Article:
The most common causes of peripheral vestibular signs in the cat are extension of outer and middle ear infections and idiopathic vestibular disease.2 The diagnosis of otitis media is based on otoscopic examination, which may reveal an incomplete or abnormal tympanic membrane, and/or diagnostic imaging findings.3 To confirm changes compatible with otitis media, radiographic imaging requires at least 3 views (dorsoventral, open-mouth and oblique lateral) on an anesthetized or deeply sedated patient.4 Even so, radiographs are less sensitive than computerized tomography (CT) for bullae disease, as CT is able to differentiate between tissues that differ in physical density by less than 1%. CT scanning also provides cross sectional images of the body, avoiding superimposition of images of structures outside the area of interest.5,6 Due to the low number of CT slices necessary for diagnosing middle ear disease, the costs of both techniques are comparable.4

Magnetic resonance imaging (MRI) has also been reported of great diagnostic value in ear diseases in dogs and cats.2,8 Although being a more expensive procedure and less sensitive to tissue calcification and bone proliferation, MRI has proven to be more sensitive than CT in lesions involving the central vestibular system because it has a higher sensitivity for subtle changes in soft tissue. Lesions of the caudal fossa can be missed on CT scans because of the scatter artefact induced by the petrous portion of the temporal bone.8,9 Thus, MRI scans may provide supplementary information in those animals where an accurate diagnosis cannot be established by CT scans.10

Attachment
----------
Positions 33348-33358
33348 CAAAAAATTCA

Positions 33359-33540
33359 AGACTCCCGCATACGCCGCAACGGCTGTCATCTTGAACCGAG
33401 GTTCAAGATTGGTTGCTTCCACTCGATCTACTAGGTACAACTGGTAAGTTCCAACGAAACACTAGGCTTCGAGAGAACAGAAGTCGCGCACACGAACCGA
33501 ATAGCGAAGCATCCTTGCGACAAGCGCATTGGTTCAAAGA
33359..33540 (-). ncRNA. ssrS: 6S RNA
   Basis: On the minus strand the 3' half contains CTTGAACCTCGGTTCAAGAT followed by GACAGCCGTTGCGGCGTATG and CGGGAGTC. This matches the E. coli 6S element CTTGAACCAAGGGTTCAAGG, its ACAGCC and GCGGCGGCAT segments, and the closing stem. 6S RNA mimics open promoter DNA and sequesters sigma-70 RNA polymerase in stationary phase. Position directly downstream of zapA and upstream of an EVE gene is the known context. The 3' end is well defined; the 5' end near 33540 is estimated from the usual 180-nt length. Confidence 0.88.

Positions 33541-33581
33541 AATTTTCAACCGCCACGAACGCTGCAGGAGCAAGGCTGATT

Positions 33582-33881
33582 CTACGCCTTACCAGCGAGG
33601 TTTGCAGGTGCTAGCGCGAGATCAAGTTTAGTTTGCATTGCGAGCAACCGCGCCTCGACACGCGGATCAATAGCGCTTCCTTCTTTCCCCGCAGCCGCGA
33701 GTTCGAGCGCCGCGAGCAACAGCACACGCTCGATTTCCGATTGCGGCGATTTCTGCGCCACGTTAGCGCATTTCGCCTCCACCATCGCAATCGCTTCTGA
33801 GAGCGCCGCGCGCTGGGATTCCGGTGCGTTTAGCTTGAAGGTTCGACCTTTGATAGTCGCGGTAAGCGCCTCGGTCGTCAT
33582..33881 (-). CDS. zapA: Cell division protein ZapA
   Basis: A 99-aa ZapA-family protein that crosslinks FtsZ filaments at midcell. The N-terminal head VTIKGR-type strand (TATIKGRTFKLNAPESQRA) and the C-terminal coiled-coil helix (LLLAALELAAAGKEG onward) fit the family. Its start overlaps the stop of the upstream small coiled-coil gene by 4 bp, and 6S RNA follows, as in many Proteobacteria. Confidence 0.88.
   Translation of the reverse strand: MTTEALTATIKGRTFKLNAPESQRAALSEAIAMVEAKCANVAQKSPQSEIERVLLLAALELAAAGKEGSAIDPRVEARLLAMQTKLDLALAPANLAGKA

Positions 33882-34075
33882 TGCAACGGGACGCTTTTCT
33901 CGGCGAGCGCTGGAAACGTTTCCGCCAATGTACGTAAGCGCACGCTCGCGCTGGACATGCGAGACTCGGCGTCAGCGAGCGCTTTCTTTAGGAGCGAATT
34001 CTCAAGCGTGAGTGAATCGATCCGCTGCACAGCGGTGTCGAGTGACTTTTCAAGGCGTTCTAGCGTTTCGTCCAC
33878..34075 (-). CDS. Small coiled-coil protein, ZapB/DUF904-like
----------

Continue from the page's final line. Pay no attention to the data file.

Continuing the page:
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3.  ter Haar G. Inner ear dysfunction related to ear disease in dogs and cats. European Journal Companion Animal Practice 2006; 16(2): 127-136.

4.  Bischoff MG, Kneller SK. Diagnostic imaging of the canine and feline ear. Vet Clin North Am Small Anim Pract 2004; 34(2): 437-58.

5.  Garosi LS, Dennis R, Schwarz T. Review of diagnostic imaging of ear diseases in the dog and cat. Vet Radiol Ultrasound 2003; 44(2):137-46.

6.  Rohleder JJ, Jones JC, Duncan RB, et al. Comparative performance of radiography and computed tomography in the diagnosis of middle ear disease in 31 dogs. Vet Radiol Ultrasound 2006; 47(1): 45-52.

7.  Palmeiro BS, Morris DO, Wiemelt SP, et al. Evaluation of outcome of otitis media after lavage of the tympanic bulla and long-term antimicrobial drug treatment in dogs: 44 cases (1998-2002). JAVMA 2004; 225 (4): 548-553.

8.  Garosi LS, Dennis R, Penderis J, et al. Lamb CR. Results of magnetic resonance imaging in dogs with vestibular disorders: 85 cases (1996-1999). JAVMA 2001; 218 (3): 385-391.

9.  Jones JC. Neuroimaging. In: Vite CH (Ed.). Braund's Clinical Neurology in Small Animals: Localization, Diagnosis and Treatment. International Veterinary Information Service, Ithaca NY (, 2004; A3234.0102

10. Allgoewer I, Lucas S, Schmitz SA. Magnetic Resonance Imaging Of The Normal And Diseased Feline Middle Ear. Vet Radiol Ultrasound 2000; 41 (5): 413-418.

Speaker Information
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Ángel M. Hernández-Guerra, DVM
Veterinary Teaching Hospital. Universidad Cardenal Herrera-CEU
Moncada, Valencia, Spain

Rosa Calatayud, DVM
Veterinary Teaching Hospital. Universidad Cardenal Herrera-CEU
Moncada, Valencia, Spain

Elena Damiá-Giménez, DVM
Veterinary Teaching Hospital. Universidad Cardenal Herrera-CEU
Moncada, Valencia, Spain